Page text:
How Will Motorola Mobility Avoid ITC Smartphone Ban?
Motorola Mobility isn’t too worried about the U.S. International Trade Commission import ban on many of its mobile devices, which begins Wednesday. The company says it has developed a workaround for the infringed Microsoft patent for which the ban was granted, and claims its products will remain on the market.
“Motorola has taken proactive measures to ensure that our industry-leading smartphones remain available to consumers in the U.S.,” Motorola said in a statement to AllThingsD. “We respect the value of intellectual property and expect other companies to do the same.”
Motorola, now a unit of Google, declined to provide further detail on those measures. But it’s not difficult to deduce what they might be.
In order to win clearance for its products from U.S. Customs and Border Protection, Motorola must be able to guarantee that there is no continuing infringement under the ITC’s interpretation of the Microsoft ActiveSync patent that’s cause for the ban. That patent describes an ActiveSync feature which allows calendar meeting requests to be generated by a smartphone and synced across other devices via ActiveSync-enabled servers. And there are two ways of getting around it: 1) replace it with a non-infringing alternative that provides the same functionarly; 2) Remove it outright.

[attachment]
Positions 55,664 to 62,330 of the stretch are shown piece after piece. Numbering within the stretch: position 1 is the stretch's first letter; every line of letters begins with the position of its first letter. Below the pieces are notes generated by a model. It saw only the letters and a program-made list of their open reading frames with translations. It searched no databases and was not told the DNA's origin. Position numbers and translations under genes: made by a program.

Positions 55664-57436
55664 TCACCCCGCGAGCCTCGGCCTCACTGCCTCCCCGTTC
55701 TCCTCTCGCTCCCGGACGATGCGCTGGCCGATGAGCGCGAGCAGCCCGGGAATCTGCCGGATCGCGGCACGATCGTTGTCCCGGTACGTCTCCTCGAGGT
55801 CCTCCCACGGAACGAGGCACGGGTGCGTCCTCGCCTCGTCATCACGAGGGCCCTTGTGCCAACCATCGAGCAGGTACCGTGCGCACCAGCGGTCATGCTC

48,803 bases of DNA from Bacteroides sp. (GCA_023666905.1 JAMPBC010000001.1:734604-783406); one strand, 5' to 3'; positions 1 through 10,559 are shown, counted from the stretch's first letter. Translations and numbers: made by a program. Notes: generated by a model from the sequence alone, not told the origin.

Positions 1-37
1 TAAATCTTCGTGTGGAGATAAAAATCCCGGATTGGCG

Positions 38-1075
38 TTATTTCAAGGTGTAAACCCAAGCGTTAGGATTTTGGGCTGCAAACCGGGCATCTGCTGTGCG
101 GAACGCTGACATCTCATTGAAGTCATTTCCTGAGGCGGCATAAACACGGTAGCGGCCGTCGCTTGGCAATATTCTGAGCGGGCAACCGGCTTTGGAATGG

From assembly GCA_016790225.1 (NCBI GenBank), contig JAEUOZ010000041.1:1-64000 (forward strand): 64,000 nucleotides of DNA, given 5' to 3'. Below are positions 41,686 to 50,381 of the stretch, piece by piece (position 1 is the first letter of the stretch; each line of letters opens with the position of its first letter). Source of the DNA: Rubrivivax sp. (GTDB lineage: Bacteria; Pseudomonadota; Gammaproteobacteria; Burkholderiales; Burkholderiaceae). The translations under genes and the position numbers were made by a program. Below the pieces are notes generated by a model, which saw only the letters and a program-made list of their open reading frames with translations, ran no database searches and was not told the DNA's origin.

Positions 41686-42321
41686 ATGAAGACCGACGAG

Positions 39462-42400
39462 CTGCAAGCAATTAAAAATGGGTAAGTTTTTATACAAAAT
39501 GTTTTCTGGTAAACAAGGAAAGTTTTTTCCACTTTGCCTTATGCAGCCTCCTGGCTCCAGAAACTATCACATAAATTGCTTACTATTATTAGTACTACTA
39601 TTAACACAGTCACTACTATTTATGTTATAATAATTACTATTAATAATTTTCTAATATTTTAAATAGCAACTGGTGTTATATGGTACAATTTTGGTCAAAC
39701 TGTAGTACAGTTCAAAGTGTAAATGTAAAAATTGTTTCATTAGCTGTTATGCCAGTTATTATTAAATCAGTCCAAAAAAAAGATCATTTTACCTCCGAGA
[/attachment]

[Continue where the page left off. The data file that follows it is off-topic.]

Now, as best I can tell, there isn’t really a way to provide the functionality that ActiveSync enables without infringing Microsoft’s patent. That’s why Apple, Google, Nokia and others license it. And that’s why Motorola licensed it until its contract expired in 2007. In other words, Option No. 1 is a nonstarter.
Which leaves Option 2: Remove the feature entirely, leaving 18 Motorola devices without the ability to schedule a meeting from their calendars. Sadly for Motorola and its users, that’s the most likely scenario here. Not a workaround so much as a defeaturing.
That’s lousy recourse, but unless Motorola is willing to roll over and pay Microsoft the licensing fees it’s seeking, that’s where it’s at.
Microsoft, for its part, would like Motorola to know that its representatives are standing by to take its order, should it opt to go that route.
“Microsoft brought this case only after Motorola stopped licensing our intellectual property but continued to use our inventions in its products,” Microsoft Deputy General Counsel Dave Howard said in a statement given to AllThingsD. “It’s unfortunate we’ve been forced to pursue legal action, but the solution for Motorola remains licensing our intellectual property at market rates as most other Android manufacturers have already done.”